Cat scratching is a normal cat behaviour but can be a real annoyance to the owner if it starts scratching the brand new, expensive sofa.
Cats scratch for two main reasons; to keep their claws sharp and healthy and also to mark their territory, communicating territory boundaries to other cats and other animals.
In addition, scratching provides a form of exercise for cats, stretching and retracting their shoulders, legs and paws.
Whenever possible, try to avoid giving your cat access to favourite scratching points on furniture by keeping them out of certain rooms or by protecting certain articles with other furniture, blankets, drapes, cushions etc. We personally find double sided sticky tape strategically placed down the sides of the sofas particularly useful. Also tin foil can be used but is obviously unsightly whereas the tape is almost invisible. Or you can try placing trays of water where the cat would stand in order to scratch the furniture.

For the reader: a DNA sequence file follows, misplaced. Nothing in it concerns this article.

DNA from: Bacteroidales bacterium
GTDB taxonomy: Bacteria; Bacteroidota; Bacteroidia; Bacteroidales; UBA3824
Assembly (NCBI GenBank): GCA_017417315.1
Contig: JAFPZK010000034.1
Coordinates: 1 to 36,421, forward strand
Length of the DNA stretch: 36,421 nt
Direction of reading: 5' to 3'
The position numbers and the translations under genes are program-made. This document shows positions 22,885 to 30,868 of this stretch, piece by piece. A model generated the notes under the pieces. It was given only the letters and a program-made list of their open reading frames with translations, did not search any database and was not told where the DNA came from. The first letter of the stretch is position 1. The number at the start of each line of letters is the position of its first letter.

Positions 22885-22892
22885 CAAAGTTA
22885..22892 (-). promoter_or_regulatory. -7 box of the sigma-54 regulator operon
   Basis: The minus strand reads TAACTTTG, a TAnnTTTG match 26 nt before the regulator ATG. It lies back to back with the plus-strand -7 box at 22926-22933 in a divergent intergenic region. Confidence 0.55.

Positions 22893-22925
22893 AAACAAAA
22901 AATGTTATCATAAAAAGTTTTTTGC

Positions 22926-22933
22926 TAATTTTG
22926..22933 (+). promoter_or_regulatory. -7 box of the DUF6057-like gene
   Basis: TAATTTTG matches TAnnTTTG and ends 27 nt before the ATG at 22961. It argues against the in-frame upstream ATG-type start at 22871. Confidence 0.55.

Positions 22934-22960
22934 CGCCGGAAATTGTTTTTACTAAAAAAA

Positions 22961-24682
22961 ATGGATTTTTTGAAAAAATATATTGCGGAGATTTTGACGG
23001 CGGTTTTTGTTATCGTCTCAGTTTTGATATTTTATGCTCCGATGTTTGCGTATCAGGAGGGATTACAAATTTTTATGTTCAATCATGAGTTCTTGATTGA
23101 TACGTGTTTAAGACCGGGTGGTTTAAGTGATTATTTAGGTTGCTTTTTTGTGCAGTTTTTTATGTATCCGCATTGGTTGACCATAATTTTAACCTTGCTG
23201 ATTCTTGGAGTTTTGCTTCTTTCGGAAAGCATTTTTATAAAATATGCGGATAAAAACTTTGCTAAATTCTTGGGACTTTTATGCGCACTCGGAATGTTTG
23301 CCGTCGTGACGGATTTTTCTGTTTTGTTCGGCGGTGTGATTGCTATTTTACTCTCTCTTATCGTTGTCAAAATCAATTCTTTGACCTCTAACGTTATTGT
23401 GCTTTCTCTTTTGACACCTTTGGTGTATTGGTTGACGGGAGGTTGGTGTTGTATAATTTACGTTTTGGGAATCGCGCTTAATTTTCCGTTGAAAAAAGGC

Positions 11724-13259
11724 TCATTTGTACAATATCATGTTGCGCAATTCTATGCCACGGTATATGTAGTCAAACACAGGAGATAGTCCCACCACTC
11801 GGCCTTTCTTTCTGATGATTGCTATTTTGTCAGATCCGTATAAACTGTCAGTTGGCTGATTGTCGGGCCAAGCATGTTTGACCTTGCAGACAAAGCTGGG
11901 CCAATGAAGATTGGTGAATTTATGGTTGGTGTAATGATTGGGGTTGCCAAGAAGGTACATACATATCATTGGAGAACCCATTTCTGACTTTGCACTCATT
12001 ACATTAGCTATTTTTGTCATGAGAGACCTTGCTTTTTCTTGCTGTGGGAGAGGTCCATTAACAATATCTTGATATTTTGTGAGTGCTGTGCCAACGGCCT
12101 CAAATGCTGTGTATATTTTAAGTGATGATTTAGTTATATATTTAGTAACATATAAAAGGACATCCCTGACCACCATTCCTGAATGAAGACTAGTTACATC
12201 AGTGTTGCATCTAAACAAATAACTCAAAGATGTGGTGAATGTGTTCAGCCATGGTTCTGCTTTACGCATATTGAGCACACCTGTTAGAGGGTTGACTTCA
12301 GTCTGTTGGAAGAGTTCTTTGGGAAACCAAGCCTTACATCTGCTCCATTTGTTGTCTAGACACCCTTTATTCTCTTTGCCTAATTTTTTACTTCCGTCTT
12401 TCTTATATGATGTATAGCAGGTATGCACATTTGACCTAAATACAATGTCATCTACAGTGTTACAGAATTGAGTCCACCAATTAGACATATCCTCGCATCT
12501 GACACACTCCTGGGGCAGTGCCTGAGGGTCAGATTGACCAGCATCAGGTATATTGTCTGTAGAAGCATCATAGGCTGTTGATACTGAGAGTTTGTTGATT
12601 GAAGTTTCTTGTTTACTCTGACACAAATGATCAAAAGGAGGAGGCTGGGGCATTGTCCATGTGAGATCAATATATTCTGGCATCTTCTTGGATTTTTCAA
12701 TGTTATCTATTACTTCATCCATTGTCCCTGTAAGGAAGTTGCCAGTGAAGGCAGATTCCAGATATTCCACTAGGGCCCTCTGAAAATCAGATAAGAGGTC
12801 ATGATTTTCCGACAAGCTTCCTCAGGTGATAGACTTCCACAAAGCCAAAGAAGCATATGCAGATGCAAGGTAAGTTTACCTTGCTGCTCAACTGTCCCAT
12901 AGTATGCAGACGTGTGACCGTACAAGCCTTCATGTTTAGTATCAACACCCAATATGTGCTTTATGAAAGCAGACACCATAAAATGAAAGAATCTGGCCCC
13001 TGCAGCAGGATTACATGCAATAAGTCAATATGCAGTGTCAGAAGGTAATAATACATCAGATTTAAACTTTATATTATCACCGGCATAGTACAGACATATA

It is also a good idea to remove existing traces of your pet’s scent from favourite furniture scratching points by use of a biological, spray, pet odour remover.
The better approach, of course, is to provide the cat with it’s own scratching furniture.
We had an old table in the kitchen which we allowed the cats to scratch, particularly one leg, and we were prepared to wait until it fell off.
When the table was replaced I sawed the leg off, so the cats could still scratch it, but of course being cats they totally ignored it.
It is important to site the scratching post near the damaged furniture and the surface is better rough, like tree bark, and covered in rope, sisal or carpet and sprayed with catnip.
Scratching is a natural behaviour so it is fine to interrupt if caught in the act but punishment is not advised as they do not realise the reason.
We do not recommend clipping your cats claws as this is only a very temporary solution.
However, this is necessary in some older cats when the claws overgrow, sometimes into their own pads.